7. the presence or absence of another willing purchaser; and
  8. the harm to the parties if the Certificate of Pending Litigation is granted or not.

In consideration of the factors above, the Court asks itself whether it is “just and equitable in all of the circumstances to grant a CPL.”[8]

Should I secure a CPL ex parte?

“Ex parte” is the Latin term meaning “by or for one party”. It means a party goes to Court without notifying the opposing party to seek the relief it wants, which is risky. In addition to satisfying the factors above, the moving party must also make “full and frank disclosure”, which is a “heavy burden”. It is not necessary that the undisclosed fact(s) be decisive to the motion. The test is whether the withheld facts might have affected the outcome on the ex parte motion.[9]

Unless necessary, counsel should err on the side of caution by providing notice to the opposing party about the motion. Otherwise, their client will face extra scrutiny from the Court if the opposing party seeks to discharge the CPL.

A recent case illustrates the point:

In Moses v. Metro Hardware and Maintenance Inc.,[10] the plaintiffs secured a CPL over land where a hardware store operated. They obtained the CPL ex parte. The case involved a family fight wherein the son claimed he was entitled to the hardware store based on his father’s wishes before his passing. In his ex parte motion materials, the plaintiff claimed that his father had promised him that he would inherit the business after his father’s death. The mother and sister sought to discharge the CPL.

In a detailed decision, Justice Myers discharged the ex parte CPL. In canvassing the burden to make “full and frank disclosure”, Justice Myers referred to a decision of Justice Sharpe wherein he wrote: “The moving party must state its own case fairly and must inform the Court of any points of fact or law known to it which favour the other side. The duty of full and frank disclosure is required to mitigate the obvious risk of injustice inherent in any situation where a Judge is asked to grant an order without hearing from the other side. If the party seeking ex parte relief fails to abide by this duty to make full and frank disclosure by omitting or misrepresenting material facts, the opposite party is entitled to have the injunction set aside. That is the price the Plaintiff must pay for failure to live up to the duty imposed by the law.[11]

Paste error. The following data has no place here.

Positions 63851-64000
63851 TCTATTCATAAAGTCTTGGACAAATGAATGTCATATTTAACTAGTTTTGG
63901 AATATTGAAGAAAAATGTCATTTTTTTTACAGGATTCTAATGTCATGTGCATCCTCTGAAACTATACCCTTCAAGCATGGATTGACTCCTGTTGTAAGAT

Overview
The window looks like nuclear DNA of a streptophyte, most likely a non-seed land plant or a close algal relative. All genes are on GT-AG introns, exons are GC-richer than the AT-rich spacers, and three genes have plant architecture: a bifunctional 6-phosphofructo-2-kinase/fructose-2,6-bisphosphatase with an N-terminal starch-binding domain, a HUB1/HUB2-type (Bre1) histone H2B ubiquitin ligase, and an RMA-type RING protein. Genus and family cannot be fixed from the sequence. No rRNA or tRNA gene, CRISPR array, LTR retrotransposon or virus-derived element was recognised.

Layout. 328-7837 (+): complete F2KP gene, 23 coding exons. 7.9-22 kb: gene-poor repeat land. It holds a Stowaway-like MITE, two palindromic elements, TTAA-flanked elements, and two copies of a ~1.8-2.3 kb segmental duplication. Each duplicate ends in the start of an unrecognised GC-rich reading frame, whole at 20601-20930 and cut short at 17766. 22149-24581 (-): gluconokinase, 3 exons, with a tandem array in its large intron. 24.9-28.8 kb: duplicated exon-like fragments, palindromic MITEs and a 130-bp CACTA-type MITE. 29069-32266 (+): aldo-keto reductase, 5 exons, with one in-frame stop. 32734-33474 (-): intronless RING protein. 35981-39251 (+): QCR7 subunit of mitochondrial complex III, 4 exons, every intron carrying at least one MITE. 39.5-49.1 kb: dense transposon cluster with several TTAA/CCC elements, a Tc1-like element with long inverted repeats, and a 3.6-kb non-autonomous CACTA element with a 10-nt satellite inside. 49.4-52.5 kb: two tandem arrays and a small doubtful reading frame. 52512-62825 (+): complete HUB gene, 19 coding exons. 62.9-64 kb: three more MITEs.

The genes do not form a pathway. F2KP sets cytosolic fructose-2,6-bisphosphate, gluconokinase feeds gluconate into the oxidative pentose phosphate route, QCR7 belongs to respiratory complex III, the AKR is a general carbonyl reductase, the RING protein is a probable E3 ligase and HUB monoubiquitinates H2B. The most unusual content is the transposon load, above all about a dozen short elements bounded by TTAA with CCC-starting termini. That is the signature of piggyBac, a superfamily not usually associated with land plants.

In Moses, some of the “undisclosed parts of the story” warranting a discharge of the CPL included:

  1. the plaintiff providing “improper opinion evidence” in his ex parte affidavit. He stated in his affidavit that he was paid “less than the value of [his] services” and that he detrimentally relied on that underpayment based on the promise he would inherit the business. On cross-examination, the plaintiff conceded that he did not know the market value of how much he should be paid;[12] 
  2. the plaintiff failed to disclose negotiations he had with the defendants to purchase the land/business and how much he had offered to acquire the land;[13] and
  3. the plaintiff failed to disclose that he had opened a competing business 30 kilometres away and solicited employees away from the business, which suggested the land in which he registered a CPL was not “unique” to him.[14]

Justice Myers held that “it is a best practice to see in affidavits used on motions made without notice a section expressly entitled something like ‘Full Disclosure’ or ‘Facts that may be Relied upon by the Defendants’”. If not in the affidavit, then it should at least be in the factum in cases where sworn evidence is not necessary to advert to the other side’s position. In this case, the plaintiffs did not make any reference to any facts or evidence that might be relied upon by the defendants in answer to their claims.”[15]

In a different case, the Court explained that “a party who chooses to move without notice must, at their peril, accept the higher standards of candour that apply to such motions.”[16] Without meeting that higher standard, the CPL may be discharged despite satisfying the Dhunna factors. These cases highlight the risks of seeking an ex parte CPL.

Recent CPL decisions

Here is a summary of three CPL decisions from 2023:

  1. In Gerstein, the Court awarded full indemnity costs to the moving party defendants because the plaintiffs both failed to make full and frank disclosure on an ex parte CPL by, for example, failing to disclose the source of funds used to purchase the property subject to the CPL, and for failing to advance the litigation expeditiously.[17]